Essential oils have been used for millennia. This means that there is a wealth of information about them and their uses. This knowledge comes not only from the worlds of Traditional Chinese Medicine and Ayurveda but also from the Greeks, Romans and Arabic traditions among others. While this wealth of knowledge is something today’s practitioners can draw on, it is not something we should do with an uncritical mind. In the past Ayurvedic practitioners have used arsenic in ways that would be thought of as extremely unsafe and damaging to their patients and this is just one example of an ancient practice that is now thought to have actually poisoned people. Of course, Western Medicine is not immune from having used practices that killed patients in the past.
As an aromatherapist, there are few if any oils that have not been extensively tested for toxicity by either the food or perfumery industries so, it is extremely unlikely that I am ever going to even be at risk of poisoning someone in my practice but I do need to be aware of oils that should not be used in pregnancy, epilepsy, hypertension and a few other conditions. When assessing an oil for use for a particular client, I draw on a number of different sources.
Firstly, there is my aromatherapy training and notes from that. Linked to my training is my further reading about different plants and the traditions surrounding their uses in healing. Then there is my own very subjective experience of a particular oil. What thoughts come to mind when I smell it? What are my feelings on doing the same? This information about an oil is particularly useful when dealing with psychological matters but it is also useful to note my physical reactions to an oil. Eucalyptus Globlus for instance has a clearing effect if I have a cold. Rosemary likewise.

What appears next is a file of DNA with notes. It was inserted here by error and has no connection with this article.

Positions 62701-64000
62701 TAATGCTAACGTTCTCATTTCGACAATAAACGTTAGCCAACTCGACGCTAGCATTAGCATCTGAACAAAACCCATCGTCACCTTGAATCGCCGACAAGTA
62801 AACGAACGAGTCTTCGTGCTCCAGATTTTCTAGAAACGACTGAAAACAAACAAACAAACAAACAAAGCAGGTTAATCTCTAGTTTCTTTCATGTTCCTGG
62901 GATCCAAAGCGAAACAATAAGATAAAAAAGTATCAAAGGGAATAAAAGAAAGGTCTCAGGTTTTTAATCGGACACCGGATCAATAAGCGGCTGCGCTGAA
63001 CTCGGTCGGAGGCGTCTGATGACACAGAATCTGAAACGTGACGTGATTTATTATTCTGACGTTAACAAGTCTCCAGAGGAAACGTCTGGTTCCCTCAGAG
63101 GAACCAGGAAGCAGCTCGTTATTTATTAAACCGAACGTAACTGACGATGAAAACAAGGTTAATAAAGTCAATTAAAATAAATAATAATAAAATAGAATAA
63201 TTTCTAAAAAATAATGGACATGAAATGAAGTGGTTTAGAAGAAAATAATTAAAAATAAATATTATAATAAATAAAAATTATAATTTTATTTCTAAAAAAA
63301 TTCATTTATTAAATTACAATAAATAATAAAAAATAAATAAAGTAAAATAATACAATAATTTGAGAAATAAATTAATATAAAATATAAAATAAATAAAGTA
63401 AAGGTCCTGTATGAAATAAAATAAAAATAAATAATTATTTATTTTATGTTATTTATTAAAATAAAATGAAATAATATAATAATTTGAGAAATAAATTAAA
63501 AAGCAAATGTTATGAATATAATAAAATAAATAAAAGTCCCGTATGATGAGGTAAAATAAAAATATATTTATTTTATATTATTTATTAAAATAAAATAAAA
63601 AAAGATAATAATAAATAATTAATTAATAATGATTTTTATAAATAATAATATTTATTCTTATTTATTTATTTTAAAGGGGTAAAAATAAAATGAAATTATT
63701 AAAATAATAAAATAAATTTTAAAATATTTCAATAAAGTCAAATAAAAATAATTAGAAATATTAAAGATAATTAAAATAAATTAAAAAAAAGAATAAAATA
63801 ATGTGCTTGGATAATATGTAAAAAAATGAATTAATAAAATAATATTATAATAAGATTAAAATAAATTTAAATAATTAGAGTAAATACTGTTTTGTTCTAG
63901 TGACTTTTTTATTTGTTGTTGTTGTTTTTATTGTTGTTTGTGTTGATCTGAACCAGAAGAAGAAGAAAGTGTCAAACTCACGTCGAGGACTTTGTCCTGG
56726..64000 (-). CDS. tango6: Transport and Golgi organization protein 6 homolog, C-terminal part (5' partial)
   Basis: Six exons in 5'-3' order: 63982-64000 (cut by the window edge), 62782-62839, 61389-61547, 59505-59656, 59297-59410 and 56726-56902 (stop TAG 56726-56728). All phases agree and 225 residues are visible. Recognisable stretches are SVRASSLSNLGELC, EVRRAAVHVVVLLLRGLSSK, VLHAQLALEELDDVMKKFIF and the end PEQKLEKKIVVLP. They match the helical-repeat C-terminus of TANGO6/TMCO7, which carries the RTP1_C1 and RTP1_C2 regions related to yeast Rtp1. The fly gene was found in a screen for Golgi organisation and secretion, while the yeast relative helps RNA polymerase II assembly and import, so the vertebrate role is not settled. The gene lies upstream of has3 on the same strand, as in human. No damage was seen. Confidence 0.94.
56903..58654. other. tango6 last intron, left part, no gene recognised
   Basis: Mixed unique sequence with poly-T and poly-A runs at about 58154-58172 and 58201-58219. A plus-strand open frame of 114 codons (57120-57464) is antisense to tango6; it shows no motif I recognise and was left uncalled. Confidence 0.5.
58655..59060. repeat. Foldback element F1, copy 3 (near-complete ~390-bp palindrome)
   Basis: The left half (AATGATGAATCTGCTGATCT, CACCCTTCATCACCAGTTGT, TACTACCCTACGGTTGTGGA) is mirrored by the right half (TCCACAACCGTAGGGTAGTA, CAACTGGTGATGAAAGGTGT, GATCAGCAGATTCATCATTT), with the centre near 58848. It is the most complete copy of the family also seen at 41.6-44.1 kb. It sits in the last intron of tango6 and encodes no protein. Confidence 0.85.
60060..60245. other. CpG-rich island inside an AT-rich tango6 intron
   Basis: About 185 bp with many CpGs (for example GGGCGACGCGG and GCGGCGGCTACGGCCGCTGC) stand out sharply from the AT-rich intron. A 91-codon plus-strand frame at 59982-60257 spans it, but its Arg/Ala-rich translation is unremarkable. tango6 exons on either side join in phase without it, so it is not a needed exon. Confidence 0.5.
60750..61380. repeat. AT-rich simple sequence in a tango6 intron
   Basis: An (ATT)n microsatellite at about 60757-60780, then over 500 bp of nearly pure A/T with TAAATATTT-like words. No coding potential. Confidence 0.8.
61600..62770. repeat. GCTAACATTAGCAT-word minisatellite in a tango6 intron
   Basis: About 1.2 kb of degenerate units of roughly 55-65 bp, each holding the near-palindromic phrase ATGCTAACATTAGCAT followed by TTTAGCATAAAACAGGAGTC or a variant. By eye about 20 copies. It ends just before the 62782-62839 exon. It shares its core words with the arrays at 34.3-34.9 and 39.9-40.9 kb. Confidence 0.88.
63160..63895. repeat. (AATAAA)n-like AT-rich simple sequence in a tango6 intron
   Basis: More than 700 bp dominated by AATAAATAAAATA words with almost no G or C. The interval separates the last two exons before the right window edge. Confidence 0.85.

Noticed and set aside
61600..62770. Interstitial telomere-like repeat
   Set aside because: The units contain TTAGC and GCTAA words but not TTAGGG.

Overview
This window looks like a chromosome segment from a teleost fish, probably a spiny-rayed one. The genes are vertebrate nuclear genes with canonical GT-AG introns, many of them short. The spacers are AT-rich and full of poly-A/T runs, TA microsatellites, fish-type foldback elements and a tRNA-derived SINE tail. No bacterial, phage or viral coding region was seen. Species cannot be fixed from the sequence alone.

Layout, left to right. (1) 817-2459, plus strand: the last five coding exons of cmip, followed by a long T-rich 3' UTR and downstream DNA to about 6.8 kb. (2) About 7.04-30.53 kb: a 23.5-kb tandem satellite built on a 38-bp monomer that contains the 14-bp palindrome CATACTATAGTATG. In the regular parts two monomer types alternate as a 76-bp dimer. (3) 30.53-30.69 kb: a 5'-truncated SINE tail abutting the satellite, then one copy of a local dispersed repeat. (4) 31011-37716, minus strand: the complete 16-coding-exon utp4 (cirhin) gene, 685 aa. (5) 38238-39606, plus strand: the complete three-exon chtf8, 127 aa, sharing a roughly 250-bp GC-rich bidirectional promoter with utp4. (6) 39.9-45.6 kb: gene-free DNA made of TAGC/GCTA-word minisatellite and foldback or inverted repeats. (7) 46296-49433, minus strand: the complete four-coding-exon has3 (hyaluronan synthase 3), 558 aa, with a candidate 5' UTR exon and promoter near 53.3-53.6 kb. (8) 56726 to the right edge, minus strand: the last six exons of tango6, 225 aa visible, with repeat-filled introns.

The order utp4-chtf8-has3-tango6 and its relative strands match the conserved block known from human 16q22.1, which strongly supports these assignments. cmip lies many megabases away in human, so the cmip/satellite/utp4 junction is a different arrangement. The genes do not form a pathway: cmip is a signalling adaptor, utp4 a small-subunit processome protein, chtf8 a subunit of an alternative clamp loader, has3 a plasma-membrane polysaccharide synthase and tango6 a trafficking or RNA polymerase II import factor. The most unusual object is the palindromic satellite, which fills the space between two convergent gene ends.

Of course, I do not ignore my knowledge of Western Medicine and my nursing training though the only essential oil I came across during that was Benzoin, the main ingredient in Friars Balsam.
Lastly and possibly most important is what my client tells me. I will not use an oil that they can’t stand the smell of or that has unpleasant associations for them. I will also think about which oils they are drawn to as I believe that like some animals will be drawn to herbs that allow themselves to self medicate for various conditions our own bodies will be drawn to things from nature that we need if only we allow ourselves to tap into that part of our nature.
Taking all of the above into account, when I choose oils, it is never with just one condition in mind but rather taking into account, all the information I gather about both physical and psychological needs. Only in this way can I provide a truly holistic treatment.